2. Well it sounds like this lady is misguided. I'd have to explain to her that the social worker won't take her kid away because of that. Then I'd have to encourage her to divulge the info to the hospital staff (although how was it going to stay hidden? I assume it's in her notes somewhere). At the end of the day if she refuses to divulge the info then I'd have to decline to participate in her surgery.

3. First, we have to explain to this lady that I cannot give out medical information on other patients unless she is the legal guardian. The best I can do for her is diagnose her potential STD and then it's up to her to decide where she thinks she got it from. The real issue though is why she thinks it's better to come down to my office to interrogate me about her husband when he's at home in bed with her. I'm sensing some communication issues.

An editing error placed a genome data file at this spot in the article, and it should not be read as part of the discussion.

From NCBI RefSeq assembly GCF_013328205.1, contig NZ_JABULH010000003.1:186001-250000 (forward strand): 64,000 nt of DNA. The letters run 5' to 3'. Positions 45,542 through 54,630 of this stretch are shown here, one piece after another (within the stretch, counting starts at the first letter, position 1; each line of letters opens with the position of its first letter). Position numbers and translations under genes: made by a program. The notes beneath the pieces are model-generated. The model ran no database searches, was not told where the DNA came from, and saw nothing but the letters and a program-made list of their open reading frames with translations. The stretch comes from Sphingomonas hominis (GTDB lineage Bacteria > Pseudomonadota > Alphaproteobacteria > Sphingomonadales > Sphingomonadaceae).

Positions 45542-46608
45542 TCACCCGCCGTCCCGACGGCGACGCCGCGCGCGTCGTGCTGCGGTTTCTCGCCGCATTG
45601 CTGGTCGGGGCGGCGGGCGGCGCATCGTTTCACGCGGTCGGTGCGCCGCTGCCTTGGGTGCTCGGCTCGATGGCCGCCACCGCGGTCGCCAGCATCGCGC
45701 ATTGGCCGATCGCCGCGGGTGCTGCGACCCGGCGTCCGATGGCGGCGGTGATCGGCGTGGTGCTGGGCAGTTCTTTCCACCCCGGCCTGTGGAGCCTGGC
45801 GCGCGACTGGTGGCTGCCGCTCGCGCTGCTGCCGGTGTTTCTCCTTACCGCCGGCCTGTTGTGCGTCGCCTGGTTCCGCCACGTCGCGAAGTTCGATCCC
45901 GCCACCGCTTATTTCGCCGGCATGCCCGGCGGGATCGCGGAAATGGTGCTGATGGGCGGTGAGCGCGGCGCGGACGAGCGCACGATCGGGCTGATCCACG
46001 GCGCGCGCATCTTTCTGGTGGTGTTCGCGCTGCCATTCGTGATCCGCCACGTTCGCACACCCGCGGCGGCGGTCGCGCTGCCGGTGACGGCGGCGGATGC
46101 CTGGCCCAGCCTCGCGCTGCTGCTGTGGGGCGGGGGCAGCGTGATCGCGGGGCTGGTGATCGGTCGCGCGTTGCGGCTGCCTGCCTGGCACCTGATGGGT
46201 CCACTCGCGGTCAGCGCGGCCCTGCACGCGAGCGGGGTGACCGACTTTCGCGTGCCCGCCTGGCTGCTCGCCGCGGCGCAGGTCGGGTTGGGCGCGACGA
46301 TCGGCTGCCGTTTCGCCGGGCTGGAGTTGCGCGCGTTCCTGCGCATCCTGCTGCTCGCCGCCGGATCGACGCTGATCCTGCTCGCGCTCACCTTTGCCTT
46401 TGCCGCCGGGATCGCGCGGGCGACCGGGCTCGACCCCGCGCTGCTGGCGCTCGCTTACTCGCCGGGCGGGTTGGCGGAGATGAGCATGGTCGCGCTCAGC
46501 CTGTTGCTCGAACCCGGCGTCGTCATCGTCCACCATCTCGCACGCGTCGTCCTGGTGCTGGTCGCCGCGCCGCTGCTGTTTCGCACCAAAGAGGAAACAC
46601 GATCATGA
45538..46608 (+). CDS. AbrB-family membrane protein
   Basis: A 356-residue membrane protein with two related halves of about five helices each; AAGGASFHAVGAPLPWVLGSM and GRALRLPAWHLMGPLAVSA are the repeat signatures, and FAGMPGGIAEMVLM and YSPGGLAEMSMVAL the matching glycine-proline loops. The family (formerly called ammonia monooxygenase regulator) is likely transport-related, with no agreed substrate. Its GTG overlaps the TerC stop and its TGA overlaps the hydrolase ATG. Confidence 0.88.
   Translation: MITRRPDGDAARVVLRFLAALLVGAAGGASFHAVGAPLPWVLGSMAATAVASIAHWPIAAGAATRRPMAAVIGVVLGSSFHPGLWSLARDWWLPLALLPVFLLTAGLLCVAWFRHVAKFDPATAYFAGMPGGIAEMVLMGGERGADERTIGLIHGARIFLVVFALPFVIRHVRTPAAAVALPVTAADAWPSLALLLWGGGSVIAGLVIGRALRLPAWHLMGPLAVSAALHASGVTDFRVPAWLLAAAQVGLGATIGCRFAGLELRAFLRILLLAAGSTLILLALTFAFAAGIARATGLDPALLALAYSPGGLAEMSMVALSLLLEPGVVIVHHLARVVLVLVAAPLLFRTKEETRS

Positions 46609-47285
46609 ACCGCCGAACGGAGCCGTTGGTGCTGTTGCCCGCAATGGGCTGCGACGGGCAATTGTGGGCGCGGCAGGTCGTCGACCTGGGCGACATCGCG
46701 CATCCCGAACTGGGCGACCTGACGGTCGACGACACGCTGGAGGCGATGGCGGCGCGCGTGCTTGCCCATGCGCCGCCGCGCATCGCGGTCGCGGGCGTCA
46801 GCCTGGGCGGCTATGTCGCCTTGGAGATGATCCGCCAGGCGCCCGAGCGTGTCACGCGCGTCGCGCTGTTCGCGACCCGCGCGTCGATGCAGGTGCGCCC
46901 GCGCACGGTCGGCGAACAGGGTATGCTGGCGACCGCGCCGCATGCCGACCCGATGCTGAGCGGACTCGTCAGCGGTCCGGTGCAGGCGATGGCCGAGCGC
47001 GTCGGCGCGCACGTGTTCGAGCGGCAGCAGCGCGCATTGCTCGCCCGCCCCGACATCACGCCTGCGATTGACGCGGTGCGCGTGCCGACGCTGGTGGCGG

BTW, question 3 is probably why i'm going to specialize. I'm really not interested in being that involved in your family.

fi said...

OK, I'm not a doctor or even a medical student, but, for what it's worth (from the point of view of someone who has studied Medical law and ethics!) here's my opinion:

1) Should the patient's psychiatrist (or other involved health professional) not be involved in explaining the issue to the patient with schizaphrenia on the premise that presumably they have some sort of trusting relationship with him/her? Other than that, I suppose it's a case of seeing whether the schizaphrenic condition is currently under control so as to enable to the patient to understand the gastric cancer and the necessity of the operation. If it is then start the consent gaining process, perhaps also with asking whether s/he would like a family member/carer/friend present. If the condition is not under control then a psychiatrist needs to be called in.